To be fully
sensible of this, we need only suppose for a moment that the supremacy of the State constitutions had been left complete by a saving clause in their favor.
The horror of the situation came to him very slowly, and it is doubtful that he ever fully
realized the enormity of his sorrow and the fearful responsibility that had devolved upon him with the care of that wee thing, his son, still a nursing babe.
And in two countries very differently circumstanced, individuals of the same species, having slightly different constitutions or structure, would often succeed better in the one country than in the other, and thus by a process of 'natural selection,' as will hereafter be more fully
explained, two sub-breeds might be formed.
I did not fully
understand the poem then; I do not fully
understand it now, but that did not and does not matter; for there something in poetry that reaches the soul by other enues than the intelligence.
The captain ran to embrace his brother, who placed both hands on his breast so as to have a good look at him, holding him a little way off but as soon as he had fully
recognised him he clasped him in his arms so closely, shedding such tears of heartfelt joy, that most of those present could not but join in them.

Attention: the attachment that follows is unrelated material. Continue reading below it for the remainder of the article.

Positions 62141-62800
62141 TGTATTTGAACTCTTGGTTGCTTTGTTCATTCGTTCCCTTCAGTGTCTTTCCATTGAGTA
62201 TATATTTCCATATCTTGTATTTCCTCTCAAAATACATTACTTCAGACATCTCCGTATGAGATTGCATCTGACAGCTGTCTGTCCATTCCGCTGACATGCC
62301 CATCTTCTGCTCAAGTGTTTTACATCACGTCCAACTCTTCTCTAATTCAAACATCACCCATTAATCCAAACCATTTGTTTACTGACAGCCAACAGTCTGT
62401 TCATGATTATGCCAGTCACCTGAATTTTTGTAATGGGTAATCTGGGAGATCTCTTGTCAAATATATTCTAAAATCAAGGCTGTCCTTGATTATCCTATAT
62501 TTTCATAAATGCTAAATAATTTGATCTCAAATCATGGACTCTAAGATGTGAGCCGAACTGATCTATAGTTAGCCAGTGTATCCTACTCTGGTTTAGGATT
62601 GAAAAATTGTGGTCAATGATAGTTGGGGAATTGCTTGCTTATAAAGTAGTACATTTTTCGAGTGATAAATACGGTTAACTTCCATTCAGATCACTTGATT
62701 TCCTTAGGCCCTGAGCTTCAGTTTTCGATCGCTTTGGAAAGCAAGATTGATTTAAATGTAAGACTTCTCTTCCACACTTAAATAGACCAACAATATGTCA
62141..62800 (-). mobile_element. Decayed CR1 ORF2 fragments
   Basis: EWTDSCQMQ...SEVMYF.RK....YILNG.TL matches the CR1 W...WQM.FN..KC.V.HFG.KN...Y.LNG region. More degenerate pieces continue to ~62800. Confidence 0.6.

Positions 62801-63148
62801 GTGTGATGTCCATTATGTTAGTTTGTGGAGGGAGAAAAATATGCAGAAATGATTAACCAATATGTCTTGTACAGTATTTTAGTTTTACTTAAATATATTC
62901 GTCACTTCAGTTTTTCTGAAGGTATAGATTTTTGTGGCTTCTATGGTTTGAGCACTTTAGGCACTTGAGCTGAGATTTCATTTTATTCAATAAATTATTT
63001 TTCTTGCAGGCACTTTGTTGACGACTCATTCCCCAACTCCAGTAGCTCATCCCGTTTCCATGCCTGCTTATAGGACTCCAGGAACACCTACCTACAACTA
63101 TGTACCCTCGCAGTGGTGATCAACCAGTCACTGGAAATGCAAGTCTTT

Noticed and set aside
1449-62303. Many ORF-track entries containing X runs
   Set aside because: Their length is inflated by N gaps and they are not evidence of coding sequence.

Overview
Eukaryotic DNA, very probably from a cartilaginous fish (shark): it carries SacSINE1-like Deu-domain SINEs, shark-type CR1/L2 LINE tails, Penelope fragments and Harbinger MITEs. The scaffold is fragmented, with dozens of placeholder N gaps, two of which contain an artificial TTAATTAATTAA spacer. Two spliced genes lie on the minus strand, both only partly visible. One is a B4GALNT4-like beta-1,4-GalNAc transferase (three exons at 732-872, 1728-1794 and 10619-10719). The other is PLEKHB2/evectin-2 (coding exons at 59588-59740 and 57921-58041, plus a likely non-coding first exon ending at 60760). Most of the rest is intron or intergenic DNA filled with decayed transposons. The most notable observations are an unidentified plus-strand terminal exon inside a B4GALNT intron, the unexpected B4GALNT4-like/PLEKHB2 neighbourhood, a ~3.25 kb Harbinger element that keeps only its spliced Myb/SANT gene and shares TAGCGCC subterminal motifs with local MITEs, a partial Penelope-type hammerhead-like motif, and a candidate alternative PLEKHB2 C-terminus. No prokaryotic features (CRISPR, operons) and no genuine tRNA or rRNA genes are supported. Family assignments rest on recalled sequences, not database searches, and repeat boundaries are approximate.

I then narrated the details of my departure from the Earth, explaining that my body there lay fully
clothed in all the, to her, strange garments of mundane dwellers.
I hold myself supremely blest--blest beyond what language can express; because I am my husband's life as fully
is he is mine.
Whatever may be the arguments or inducements which have wrought this change in the sentiments and declarations of these gentlemen, it certainly would not be wise in the people at large to adopt these new political tenets without being fully
convinced that they are founded in truth and sound policy.
During the journey, the young woman fully
recovered her senses.
What is to be done with the millions of facts that bear witness that men, consciously, that is fully
understanding their real interests, have left them in the background and have rushed headlong on another path, to meet peril and danger, compelled to this course by nobody and by nothing, but, as it were, simply disliking the beaten track, and have obstinately, wilfully, struck out another difficult, absurd way, seeking it almost in the darkness.
But she had never felt so strongly as now the disadvantages which must attend the children of so unsuitable a marriage, nor ever been so fully
aware of the evils arising from so ill-judged a direction of talents; talents, which, rightly used, might at least have preserved the respectability of his daughters, even if incapable of enlarging the mind of his wife.
Now, that you may fully
comprehend the remaining adventures of the chair, I must make some brief remarks on the situation and character of the New England colonies at this period.